The Courier News from Blytheville, Arkansas on February 4, 1937 · Page 4
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The Courier News from Blytheville, Arkansas · Page 4

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Blytheville, Arkansas
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Thursday, February 4, 1937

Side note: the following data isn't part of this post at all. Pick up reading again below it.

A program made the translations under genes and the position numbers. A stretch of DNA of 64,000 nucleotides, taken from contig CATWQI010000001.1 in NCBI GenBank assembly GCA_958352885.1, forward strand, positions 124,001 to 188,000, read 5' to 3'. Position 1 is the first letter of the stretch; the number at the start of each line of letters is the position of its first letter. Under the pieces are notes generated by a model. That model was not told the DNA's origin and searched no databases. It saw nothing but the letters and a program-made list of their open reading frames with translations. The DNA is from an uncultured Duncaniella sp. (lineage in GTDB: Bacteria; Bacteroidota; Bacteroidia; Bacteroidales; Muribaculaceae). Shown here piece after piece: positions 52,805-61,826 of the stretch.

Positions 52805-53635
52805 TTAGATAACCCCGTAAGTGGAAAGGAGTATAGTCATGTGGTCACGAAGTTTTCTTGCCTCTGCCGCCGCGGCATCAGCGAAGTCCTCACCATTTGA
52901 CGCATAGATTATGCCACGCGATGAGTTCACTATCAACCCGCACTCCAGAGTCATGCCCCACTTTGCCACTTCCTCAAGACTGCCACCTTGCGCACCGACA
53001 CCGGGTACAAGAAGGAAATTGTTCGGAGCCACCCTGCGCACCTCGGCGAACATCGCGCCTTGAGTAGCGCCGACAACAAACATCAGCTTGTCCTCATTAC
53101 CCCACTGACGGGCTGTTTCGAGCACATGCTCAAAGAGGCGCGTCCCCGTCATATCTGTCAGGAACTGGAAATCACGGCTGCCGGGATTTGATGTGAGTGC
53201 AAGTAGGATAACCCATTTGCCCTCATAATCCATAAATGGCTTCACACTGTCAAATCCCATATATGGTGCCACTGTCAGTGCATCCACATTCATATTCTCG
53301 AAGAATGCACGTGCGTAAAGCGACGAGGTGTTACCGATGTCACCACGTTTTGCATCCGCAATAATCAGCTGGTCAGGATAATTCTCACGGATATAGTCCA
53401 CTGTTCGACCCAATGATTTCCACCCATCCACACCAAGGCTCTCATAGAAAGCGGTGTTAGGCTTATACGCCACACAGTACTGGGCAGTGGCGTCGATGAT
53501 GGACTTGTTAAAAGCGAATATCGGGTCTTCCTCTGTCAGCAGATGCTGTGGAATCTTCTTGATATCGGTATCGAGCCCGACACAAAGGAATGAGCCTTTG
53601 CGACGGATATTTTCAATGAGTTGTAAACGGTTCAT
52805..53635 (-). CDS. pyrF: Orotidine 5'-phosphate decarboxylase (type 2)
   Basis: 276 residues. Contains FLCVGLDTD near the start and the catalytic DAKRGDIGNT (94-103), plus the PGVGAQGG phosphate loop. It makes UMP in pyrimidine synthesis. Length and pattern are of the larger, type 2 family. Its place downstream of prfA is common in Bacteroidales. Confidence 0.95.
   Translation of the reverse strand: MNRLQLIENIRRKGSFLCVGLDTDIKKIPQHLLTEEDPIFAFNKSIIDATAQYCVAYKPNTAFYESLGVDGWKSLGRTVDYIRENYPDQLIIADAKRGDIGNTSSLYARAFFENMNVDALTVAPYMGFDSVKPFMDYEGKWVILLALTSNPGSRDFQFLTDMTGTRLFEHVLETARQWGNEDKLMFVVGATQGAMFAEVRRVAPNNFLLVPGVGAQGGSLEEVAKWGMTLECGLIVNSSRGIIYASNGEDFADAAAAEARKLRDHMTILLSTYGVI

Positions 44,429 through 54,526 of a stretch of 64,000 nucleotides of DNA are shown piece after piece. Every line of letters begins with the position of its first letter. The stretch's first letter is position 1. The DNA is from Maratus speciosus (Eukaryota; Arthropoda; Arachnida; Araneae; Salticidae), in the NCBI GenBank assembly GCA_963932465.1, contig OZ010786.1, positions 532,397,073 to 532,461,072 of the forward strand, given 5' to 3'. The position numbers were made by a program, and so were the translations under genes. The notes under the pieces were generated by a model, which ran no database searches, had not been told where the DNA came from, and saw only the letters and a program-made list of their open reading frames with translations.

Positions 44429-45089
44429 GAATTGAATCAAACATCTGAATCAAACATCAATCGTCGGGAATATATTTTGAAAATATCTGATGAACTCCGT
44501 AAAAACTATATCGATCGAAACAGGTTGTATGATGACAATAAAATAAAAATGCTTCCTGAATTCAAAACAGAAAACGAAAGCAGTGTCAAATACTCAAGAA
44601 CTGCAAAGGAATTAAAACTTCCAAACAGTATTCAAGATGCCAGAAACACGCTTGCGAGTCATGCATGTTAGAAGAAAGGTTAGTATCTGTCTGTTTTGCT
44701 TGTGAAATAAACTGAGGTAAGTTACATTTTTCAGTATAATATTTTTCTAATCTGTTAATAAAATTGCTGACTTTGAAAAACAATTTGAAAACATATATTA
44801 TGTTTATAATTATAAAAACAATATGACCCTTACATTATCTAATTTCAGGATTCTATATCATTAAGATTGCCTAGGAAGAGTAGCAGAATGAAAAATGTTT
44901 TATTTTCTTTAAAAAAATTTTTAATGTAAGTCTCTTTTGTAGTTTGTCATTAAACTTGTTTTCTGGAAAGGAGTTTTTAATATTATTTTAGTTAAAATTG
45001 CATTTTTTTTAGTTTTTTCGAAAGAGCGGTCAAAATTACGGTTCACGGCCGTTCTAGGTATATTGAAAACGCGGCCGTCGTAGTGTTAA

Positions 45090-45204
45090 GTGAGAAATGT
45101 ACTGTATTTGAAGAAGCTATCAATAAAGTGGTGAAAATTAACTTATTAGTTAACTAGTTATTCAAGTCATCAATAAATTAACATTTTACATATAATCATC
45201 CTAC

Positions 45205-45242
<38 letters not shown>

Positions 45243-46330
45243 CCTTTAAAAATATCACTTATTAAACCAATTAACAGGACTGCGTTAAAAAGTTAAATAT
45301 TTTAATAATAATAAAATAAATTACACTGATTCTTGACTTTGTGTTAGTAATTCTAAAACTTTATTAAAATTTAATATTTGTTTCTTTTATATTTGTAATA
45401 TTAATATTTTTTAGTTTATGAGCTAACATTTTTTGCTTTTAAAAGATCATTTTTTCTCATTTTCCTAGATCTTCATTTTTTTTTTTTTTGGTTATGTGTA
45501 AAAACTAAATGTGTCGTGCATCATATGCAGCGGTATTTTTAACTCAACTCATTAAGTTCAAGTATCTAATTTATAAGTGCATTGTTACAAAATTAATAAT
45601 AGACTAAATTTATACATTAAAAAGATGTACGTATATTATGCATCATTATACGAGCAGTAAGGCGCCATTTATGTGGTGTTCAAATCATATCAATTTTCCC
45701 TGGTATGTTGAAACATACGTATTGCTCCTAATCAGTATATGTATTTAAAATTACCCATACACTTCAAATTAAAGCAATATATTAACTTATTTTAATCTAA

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PAGE FOUR •LYTSEVILLE, (ARK.)' COURIER NEWS "THURSDAY," FEBRUARY 4, 1937 THE BLYTHEVILLE COURIER NEWS THZ COURIER NEWS CO, PUBLISHERS : ' 0, B. BABCOCK, Editor H .W. HAINES, Advertising Manager , fol? National Advertising Representatives: Arkansac Dailies, Inc, New York. Chicago, rw-irnll, SI. Louis, Dallas, Kansas City, Memphis Published Every Afternoon Except Sunday Entered as second class matter at the post office at BlytheMlle. Arkansas, under act or Congress, October 8, 1917. Served by the United Press SUBSCRIPTION RATES By carrier in the Clti- of B'ytheville, Ifc per week or 65c per month. -By mall, within a radius ot 50 miles, $3.00 pel year {1.50 for six months, 15o for three months; by mail In postal zones two to six, Inclusive, $8.50 per year; In zones seven and eight, JIO.ITO per year, payable In advance. Abolition of Poverty Would Enrich U S. . If the republic should decide lo laku seriously Mr. Roosevelt's inaugural plea for abolilion of poverty, it is .going to have an interesting time o[ it during the next generation or.so. It Way not make much money out of it, but it \vi11 keep awfully busy. For abolishing poverty is not a matter of getting money into pockets so much as of putting shoos on feel, coats on backs, houses on vacant lots, and • good food in pinched stomachs. And we just naturally have not, as "of today, enough of jhese things to do the job. All of which simply means that if we are going to go abend itiul abolish poverty—'which is just another way of saying that we would equip everyone in America with all the necessities and a fair smattering of Hie luxuries—we arc going to have a boom such as we never dreamed of before. • ; Between the desire and its accomplishment there is, of course, n huge gap. How a program of this kind can be made to pay is a wide-open <iues- tion. No producer, be he a truck gard- piier or the head of a big automobile corporation, is going to expand production unless he thinks he will get some money for it. But the interesting thing, at this mcmeiil, is the contemplation of the stupendous jump in production which will take place if we do go ahead and -make abundance available to -.cvery- „' olle - • '.'•'. < Mr. Roosevelt remarked, for instance, that some millions of our citizens live in homes that are sadly below standard. A nation out to abolish poverty would, have to begirt by replacing all those homes with new ones. There is enough work there to • keep the vast building industry busy for ihariy decades. It is easy enough to see what would follow. Furniture factories, makers of boots and shoes and clothing, manufacturers of all kinds of household appliances and gadgets, producers of electricity, farmers, slock raisers, cot- Ion growers, shepherds—all these people would find ;m unprecedented demand for their output. Makers, of capital goods Would bo busy night and day equipping them; OUT OUR WAY mines and forests aiul railroads and shipyards would !je busy ns never before. It makes a pretty picture, and il isn't spoiled by the cynical question about who is going to pay tor it all. For the important fact is Hint this tremendous market does exist, potentially—and so docs the productive capacity to meet it. • Since those things are true, it is inevitable that we shall eventually find ii way of hooking demand to capacity. For there is where our industrial future really lies. Not in overseas markets, not below the equator, or on the far side of the .Pacific—bul right at home, where the richest nation in the world has a daraling chance to treble its riches by distributing them. SIDE GLANCES By George Clark Dangerous Width Arnold H. Vey, stale traffic engineer for New Jersey, has Ijeen studying accidents on New Jersey highways and has learned some surprising things. The principal one of these was the fact that narrow roads seem lo be safer than wide ones. Two-lane highways, he said, have fewer accidents than three-lane highways, and three-lane highways . have fewer accidents than I'our-lane high- v ways. On a two-lane road, Ihc motorist doesn't try lo pass the car ahead uh- lil lie is sure that Hie road is clear. On a three-lane road, he is less careful. Give him four lanes, apparently, and he is apt to go weaving all over the place, regardless of traffic conditions. ; . • ' Engineers can do their level best to give us safe highways. But until they find a way .of giving us safer drivers, the tralYie problem will still be acute. OUR BOARDING HOUSE^ With JVkjor_Hoople we WERE WMY YOUF. OLD.BOPY MORE-SQUEAKS. MAW SHOULD THE . PALS OF ' *REDDY-THE-FOX* SEEK "REVEMGE, FOR rAY PART ~TO |M IT THAM A RUSTY f-UMcjE/ TMEKJ WE rg? ABOUT I YOUR PLAvM TO /(/ -PAMCY TMEIP, CCMSTERM- (Ij. ATIOK), WHEN! BULLETS W -BOU14CE OFF ME jr,>-Z? 5\ LIKE MAIL OFF A: J '^ \1 <3O IWTO ~TH ' , SOUMD1MQ LIKE A BEER BARREL FULL OF TIM CUPS \^.X. v <V I /.''". *Jvi suitable did securing 11 sufficient : prevented by keeping ' as clean as i Ihc passing of millions of germs amo'unt of exercise "ami sunlight, possible, taking- n bath at least from one person to another. ' and gUthig enough rest to give once a 'day with plenty of soap in brief, Ihc best type ot per- j Uy to recuperate from fatigue. Much infection;, disease can be the tissues of the body onwtun- ! and water. Thorough washing of Remember thai/ infectious dis- _ cases are spread by contact with [he hands with plenty of soap, be- | persons .who have Ihe diseases or fere and after eating, will prevent | who may be recovering from them. Hcalili Program Has Effectively. Curbed Contagion How Much Tax Relief Under Home Exemption? The purpose of the homestead .exemption amendment- was tax relief for home owners. The .social aspects of the measure were cinpha-- sizcd by its advocates. Its adoption was urged to make Arkansas more largely. a slate of people who own their own hpmcs.- Thc average assessment.of the' 160,196 homesteads so far covered by'the valuation; survey now underway is $413.65. The survey is so nearly complete that this average assessment may.fairly bo taken as applying throughout the stale. The 8.7-inill slate lax on $413.65 amounts lo $3.GO. So 53.60 a year Is nil Hint 'exemption will save Hie average home owner. Is the prospect of saving S3.GO n year going to induce anybody la buy or build his own holne? And is this $3.60 of "relief" really going to be relief? The stale's loss of revenue through homestead exemption is one of the reasons the sales lax must be rc-cimclcil with the present exemptions of .medicines and essential foods removed. The new sales tax will apply to everything a family has .to buy. 'Hie average home owner, relieved of a penny n day. In • Male . property tax, will pay out that penny In sales Inx if he makes on Ihc -average one 15-ccnl purchase n day. —Arkansas Oazctlc. :|CRIME FILE ON BOLITHO BLANJJ ci By Williains toH.THERE'S KIND OF HORSE I'D LIKE TO RIDE, ( IM5TEAD OF THESE OLD, SWAPELE5S ,'THlMGS.' VVHV WONl'T ,VOU LET ME HIM? y WELL, MA'AM, HE'D \/BORM TO RACE, BUT " r MFVPI2 r-,ir -T?-, V coijLDM'T WIM OWE.' , A HAM, WHERE HE ; SHOULDM'T BE, AMD : A HAM WHERE HE i SHOULD BE.' PROUD, BUT PKOU.D O' WHUT: THET VVOM'T TEACH • HEK NOW !M'-SHE'LL FELLER. ; 7HAT- NEVER GIT TD WHERE WE'RE AGOIW'-HE'SA 7HOROU6HBRS} AK1 1 COULDM'T 5:AMD TH' ROCHV, MOUMTAIM TGA1L5. ITP KILL HI PA HV nu. MOKIUS Editor, Journal of Ihc American Medical Assdclnllun, aiici of Ilygcla, the Health "Mn&itlnc Method. 1 ) of preventing Infection may he divided inlo those used by public hcallh officials lo'benefit •.iinian beings and those employed ty the individual. 'Public health null ample, control water, fdojl""'ii'ir. overcrowding, inoculation iri j (lines of epidemic, reporting of- infectious diseases, disposal ofjfsewage and similar factors. These public health-.".services have, been ol the greatest-value.:!! 1 clamping out disease oh a large scale. As a result of such work yellow fever appears now only ii a few isolated spots ln ; the world Typhoid fever has been fought so successfully thai many young doctors never encounter'a case. Cholera and plague arc limited to remote places in China and India. Even malaria is j gradual!; disappearing. Epidemics 'occur bu rarely, and,' when they, do, they ', usually arc brought ' promptly under control. The individual may pi-event much infection in .his own body iy particular.attention lo personal hygiene. A special personal hy- >icne associalcd with each infectious disease will be described in this scries. The most important (:\clor in personal hygiene is lo keep Ihe Kcnltli at an optimum at all times. Every person must study '.ils own powers, learn how much .'cst and how much sleep he needs, .mil find out how much exercise .ie may lake wilhout becoming un- luly exhausted. He "must learn the hazards associated willi the par- icular Industry in which he. works. He iiiu:-t know when he is r:ti- ng .too much and whon too little. 3c must realize which ioods dls- igree with him, anil avoiil He must practice a constant jcneval cleanliness In alt jf his life. All this require!) knowledge. We cannot trust our Instincts. Appetite frequently runs away .vilh us. No instinct aulomaUcally vlll prelect human beings from disease germs. The average pci^nn tears high places, wild animals, loud noises, and the dark far more lian he docs disease germs. Yd i Ihc lasl named arc far more deadly. Our instincts warn us against! visible and audible daiiyer.*.; they j do not warn us against the invisi-1 ble ones. • j Furthermore, our fceliiips im not to be trusted. Many a tram who feels lircri really need:* exercise. Many a person who i.s very excited and wants AC;ion tcally needs rest. The eyes may create an appetite .for food -that is harmful. Thus, the sensations ami nno- lions ol Ihc hiininu Xxxiy dcmiind a typo of menial control whiru must be trained. Many of ihc: feelings and desires arise from the' actions of glands which must bet understood If they are to be used' to best .advantage. | It Is necessary lo study the von-j stitulion of the human licine and I his heredity. We are born" with I tcdies which arc the sum ol all] our ancestors. From our mothers! we derive elements which enable' ns to resist certain infections; other elements may be absent. There tr, much thai Is unknown concerning Ihc ability ot Ihc baby lo resist disease at the lime of birth. It often is possible by ?c\- cntlflc tests, however, lo determine (he extent of the resiMunte and sometimes to supplement it iirlin- ni'MJix HI;HI; toii.tv llOl.l'I'Illl HI.AXU, llrUtKll lltiuil- i'r. <nv:iii]n-iir> rriiNI Jnrlit oiviiL-ll II}' IHN |iriiicti,nl I'umiiHr- tur, ('AKL'l'd.X HOCKSA I'ACIv, Kit .Mlllinl. A nnli- roiiniL In JU.-uirV .Ml, in. iMlilrfsM'il lo lilk KciTi-lnry XICHOI.AS STODAHT, Jnllk-llll-K ^iilc'lili- xiili-c In- f.-U'Cil b'nnkriiiilrr. A IIII-LIII, ivrild'ii Iij- .Slnilnrl Ndmv.s IlLniir's cuiiiiimi v Mlick. AlltlllS SUDS, closllie al n Jie\v lc\v Unit tiny. OfTicr iinssciigcrx al,o:irj ylu'Iit 0(ii.ii::\ 1:111,1, ,,n- MISS Ki- JlOCKSAVACi;, II a<!kn a V n K o.'s ilnilKlidTI 1, A 1) V \V B !, T B H ; m;i:ix.\ l.D .1 o (; i; i, v ,\ , M ;t .s . JOCI-:i,V\, l.:ntv Wi'llrr's ihlti^li- tor mid Koii-ln-laiv; Ihc IllSIKir (>!•• mini;; cou.vr i.nuii I'uso- ni.M mill IMlSUIvi; IIAYASHI. ynclil n( Mlinnl, -flndit ll]rtru.'.s fnlilii curtnlit. irilnn Mrilll^u nuirks rnrjict jiniL lilouil fjtllliliimtilt]!. llorksiiyii^c :i<l]nllx IiivIliiiK Illfinp. nliu.ird to .crfei-t nniiilKiiiunlliiiL of tEinlr roniininlry. air. :i[id .Mr*. Jncclyii", rcvcnl I,:iily ^'cllcr I.s heavily inlrrt-stcu In lliii'kHiiviini- Nloi'ks. Thui\ the Jllslioii Is duutluiiril. : While he Itilks .StoJnr^ 'cjilcTH the rfnoin. Tin: llislitjp full>iLiscK:in his cbiilr. arow co ox wrruvriiB ST'OIIY- CHAPTER'VUI '•'-•' DETECTIVE OFFICER NEAME'S SHORTHAND NOTES OF DP;TECTIVE OFFICER i KETTERING'S EXAMINATION OF MR. INOSUKE HAY ASH I. ]£ . Good morning, Mr. .Hayashi. • • Just sit down and answer, a few questions, will you? ' ' Uncertainly. K;: Will you, ; give me .your movements please from Ihe' time you came on board this yacht until you wcnl in to dinner last nighl H.: Oh, yes. I came on board from a launch at .4:30 yesterday afternoon. After visiting my cabin I had tea with my host and some of the other guests. About 10 pasl six I went down to my cabin again lo do some work, and remainec there until after I had changed for dinner. At 8:15 I came into the lounge where I found the bishop am Lady Welter, whom I had met a lea. The latter introduced me tc Mr. Stodart whom I had not seen before. (FROM THIS POINT INOSUKr IIAYASIII'S STATEMENT CON FIRMS THAT OF THE OTHERS. K.: Now, I'd like to know thi reason for your coming on thi trip. H.: At the invitation of -Mi tiocksavage. We arc busines Iricnds— ii is nice lo meet eac oilier— and enjoy the pleasures o cucli excellent company upon hi Very beauliiiil yacht. K»: Now, that won't do, and Hi riooncr you come .clean with tn Ihe better. This pleasure trip \ya a (jliud lo cover a big busines rlcal between Rocksavage an Blane. You're going to tell m just what part you were going t play in that. H.: I tell you anylhing you When I say flint it is a pleasur trip I speak truthfully, bul I hav already said that I was a busines friend of Mr. Rocksavagc, to When business men are togethe even {or pleasure, their conversn tlon is of their business also, mo of tlic time, as I have frcriucnt observed. INOSUXE HAYASHI.FLASHED BY.. IIEAME', 8 j 1.37 »mc inand made himself known We had another round of By Dennis Wlicatlcy ) 19.17. NU,V Soivico. Inc. Williilln Muriciw & Co. Tf. You knew, • ness would lien, that bus ivould come under dii cussion? j H.: Ccrlainly I knew lhal. 1 K.: Well, let's hear the part yo M'ere going to play in it. H.: I have Ihe honor fo rw:l ft the Shikoku Products Com pan which is associated with my go' eminent. Khikoku handles vario' commercial concessions for 11 ministry of the interior and 01 of these has to do with the supp ot soap lo the armed forces an also civil >iervices of Japan.-Tl monopoly is or considerable Val Hud Shikoku hoped to raise a lo of 10 lo 12 million dollars on would M-v-' . H onsiderable value for whatever I';'.'....,_.... ,'ishect, they could float a subsi- iary company upon Ihe prosper ive prolils which the monopoly vill bring, and thus allracl con- iderablc new public money to heir business. K,: And you were about lo sell his monopoly to cither Rocksav- ge or Blanc? 11.: That is so. 1 have been ne- iolialing by correspondence with roth for some time. A fortnight ago, however, Mr. Kocksavagc jablcd me that negotiations could go no further until after a conference he proposed to hold on this dale. He suggeslcd that I should oin Ihc parly and said lhal, if I lid so, he had every reason to believe that the affair might be concluded to the satisfaction of all concerned. I sailed , from San Francisco lo Panama 1 and from ;hcrc I came overland to join his yacht al Miami. . K.: I sec. Thbt will do, * * * DETECTIVE OFFICER NEAME'i SHORTHAND NOTES OJ DETECTIVE OFFICER KETTERING'S EXAMINATION OF COUNT POSODINI. Hello! Has this writ- room been converted inlo a pholc-graphic studio overnigM? K.: No. Come in, Count. Il'i jusl thai we're taking a flash o all Hie guests on board before w examine them. Mailer ot routine that's all. Sit down, will you There are jusl a icw questions Ti like lo ask you about this unfor lunalc affair lasl nighl. P.: Fire away, friend, fire away 1C: Okeh. Now, would yo mind Idling me what your move mcnts were from Ihe lime Ih yacht sailed (ill you went in t dinner lasl nighl. P.: There's no mystery ahou that. 1 \va!vhaving a drink, in 111 lounge with Mrs. Jocclyn whc the engines started lo'luvn ovc A few moments lalcr Mr. Hock savage- joined us. We hcd anollie p. Hello! * in;* rn rinks lo keep him company while c was taking some notes of share rices oil the board for his boss. lie lounge steward look those own lo Blane's cabin for him and amc up to soy that he couldn't et any answer to his knock, so todarl told him to take them own again and push (hem \mder ie cabin door. Jnst after that I said 1 thought t was about time lo go below ncl change. K.: Can you tell me what lime ha I would have been? P.: About a quarter of eight. Mrs. Jocclyn said she thought she wuld go down, too, so we v/cnt down together, after which I went Iroight to my cabin. I came up to the lounge again bout 8:25, and when the dinner ingle sounded most of Ihe guests vere assembled Ihere. (FROM THIS POINT COUNT POSODINI'S STATEMENT CONFIRMS THAT OF THE OTHERS.) Jocelyn who asked me if I'd like lo conic along for a few days' sunshine and big-game fishing. KJ: How long have you known Jocelyn"?' P.: I 'met him coming over on the Normandie, and later developed the acquaintance in New -York. ; K.: Thank:you, Count. That'U do for the present. .- * s i DETECTIVE OFFICER NEAME'E SHORTHAND NOTES OF DETECTIVE OFFICER KETTERING'S; EXAMINATION OF THE; LOUNGE S T E W A R D, : JACK CANE. T/" • Come in, Cane. I jusl wanl ' ; • to ask you a few questions about what occurred lasl night, i C.: Yes, sir,..'' ... . K.: How. long haye.v you been in the employ of Mr. Rocksavage? C.: A year .and three months, sir. .-•••. K.: What were you doing before thai? C.: I was third barman at the Billmore in New York. I did eighteen, months there and before that I was at Ihe Sporting Club in Havana, doing lounge waller. K.: That's all right; now, I wanl you to .fell me all that you car, remember -about which guest; came 'arid went from the lounge from the lime of the ship's sailing unlil Ihey wenl in lo dinner lasl night. (CANE'S STATEMENT CONFIRMS THE TIMES OF ARRIVAL AND DEPARTURE OF THE GUESTS FROM THE LOUNGE, AS GIVEN BY THEMSELVES BETWEEN THE TIME OF SAILING AT 7:05 AND THEIR GOING IN TO DINNER AT 8:40.) K.: Were you in the lounge the whole of that time? C.: Yes, I was there the whole lime, sir, as they kept me prelly busy mixing drinks, except, of course, for two brief absences between 7:40 and 7:45. Mr. Stodart took down some figures from Ihe: notice board in his pocket book, tore out the leaf and asked me to lake il down lo Mr. Blane's cabin. I knocked and Iherc was no reply, so I took it up again, and then Mr. Stortarl remarked lhal Mr. Blane was probably in his bath, so he sent me dowii with il again and told me lo slip il under Mr. Blane's door which 1 did. do. You can go K: Nov.% Count, what d'you know about the real motive !or Ihis parly? P.: Real motive? There's only one as far as I know—stealing a kiltie summer down in these waters aofore New York becomes livable again. I'm just mad about sun- ihine, but maybe that's my Italian blood. K.: D'you mean lo tell me you had no idea that an amalgama- lion between the big soap interests was lo be negotiated during this trip? P.: Thai's news lo me. The only thing that I know about soap is Ihat it's useful lo wash-with. I didn't know cither Blane or Rock- savage. K.: But if you've never liad any dealings with any ot these people can you give me a satisfactory explanation as lo Why Rocksavaga invilcd you to join this outfit? P.; Ho didn't, It >vas Reggie K.: That'll now. DETECTIVE OFFICER NEAME'S SHORTHAND NOTES OF DETECTIVE OFFICER KETTERING'S SECOND EXAMINATION OF THE HONORABLE REGINALD JOCELYN. : TT. Sorry to bolher you again • Mr. Jocelyn, bul I understand thai Count Posodini joined this parly at your invitation. J-: Yes, Ihal's right. K.: Now. whal parl does he play in this business deal which Rocksavage, Blanc and Ihe Jap contemplated putting through? J.: None at all. He doesn't know anylhing about it. K.: Why did you ask him then? J.: Because he's a nice fellow and I Ihought it would give the gathering more the appearance of a pleasure trip to have someone there who didn't know anything about the business which was contemplated. K.: I sec. How long liave you known him? J,: About five weeks. I met him coming over in llio Normandie. K.: Thanks, Mr. Jocelyn. That's all for Ihe moment: (To Be Continued) Have Ihis installment as ev|. deuce lo help you solve Ihc clinic.